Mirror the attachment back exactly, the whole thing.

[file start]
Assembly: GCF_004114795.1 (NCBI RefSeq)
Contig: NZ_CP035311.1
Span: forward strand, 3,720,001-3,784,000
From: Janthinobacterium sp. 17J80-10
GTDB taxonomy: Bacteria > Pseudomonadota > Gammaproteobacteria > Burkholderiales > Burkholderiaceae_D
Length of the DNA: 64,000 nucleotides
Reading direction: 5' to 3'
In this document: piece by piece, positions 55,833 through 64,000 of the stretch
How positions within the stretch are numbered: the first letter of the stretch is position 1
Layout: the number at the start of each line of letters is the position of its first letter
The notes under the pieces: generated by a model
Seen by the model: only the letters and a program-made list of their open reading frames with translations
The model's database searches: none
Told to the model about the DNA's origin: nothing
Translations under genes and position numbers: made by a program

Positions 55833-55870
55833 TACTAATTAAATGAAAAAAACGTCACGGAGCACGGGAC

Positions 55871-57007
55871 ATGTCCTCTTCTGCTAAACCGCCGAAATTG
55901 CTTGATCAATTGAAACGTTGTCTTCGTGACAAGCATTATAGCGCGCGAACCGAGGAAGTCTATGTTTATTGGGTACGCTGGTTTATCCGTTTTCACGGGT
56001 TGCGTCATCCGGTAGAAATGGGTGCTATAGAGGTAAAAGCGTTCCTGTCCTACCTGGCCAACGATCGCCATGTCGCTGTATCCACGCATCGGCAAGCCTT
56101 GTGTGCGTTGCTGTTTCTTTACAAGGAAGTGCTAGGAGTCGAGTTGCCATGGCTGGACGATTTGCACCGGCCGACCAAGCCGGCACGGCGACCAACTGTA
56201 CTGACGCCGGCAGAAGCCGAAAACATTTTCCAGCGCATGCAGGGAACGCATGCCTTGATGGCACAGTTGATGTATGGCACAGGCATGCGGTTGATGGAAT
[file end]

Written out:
Assembly: GCF_004114795.1 (NCBI RefSeq)
Contig: NZ_CP035311.1
Span: forward strand, 3,720,001-3,784,000
From: Janthinobacterium sp. 17J80-10
GTDB taxonomy: Bacteria > Pseudomonadota > Gammaproteobacteria > Burkholderiales > Burkholderiaceae_D
Length of the DNA: 64,000 nucleotides
Reading direction: 5' to 3'
In this document: piece by piece, positions 55,833 through 64,000 of the stretch
How positions within the stretch are numbered: the first letter of the stretch is position 1
Layout: the number at the start of each line of letters is the position of its first letter
The notes under the pieces: generated by a model
Seen by the model: only the letters and a program-made list of their open reading frames with translations
The model's database searches: none
Told to the model about the DNA's origin: nothing
Translations under genes and position numbers: made by a program

Positions 55833-55870
55833 TACTAATTAAATGAAAAAAACGTCACGGAGCACGGGAC

Positions 55871-57007
55871 ATGTCCTCTTCTGCTAAACCGCCGAAATTG
55901 CTTGATCAATTGAAACGTTGTCTTCGTGACAAGCATTATAGCGCGCGAACCGAGGAAGTCTATGTTTATTGGGTACGCTGGTTTATCCGTTTTCACGGGT
56001 TGCGTCATCCGGTAGAAATGGGTGCTATAGAGGTAAAAGCGTTCCTGTCCTACCTGGCCAACGATCGCCATGTCGCTGTATCCACGCATCGGCAAGCCTT
56101 GTGTGCGTTGCTGTTTCTTTACAAGGAAGTGCTAGGAGTCGAGTTGCCATGGCTGGACGATTTGCACCGGCCGACCAAGCCGGCACGGCGACCAACTGTA
56201 CTGACGCCGGCAGAAGCCGAAAACATTTTCCAGCGCATGCAGGGAACGCATGCCTTGATGGCACAGTTGATGTATGGCACAGGCATGCGGTTGATGGAAT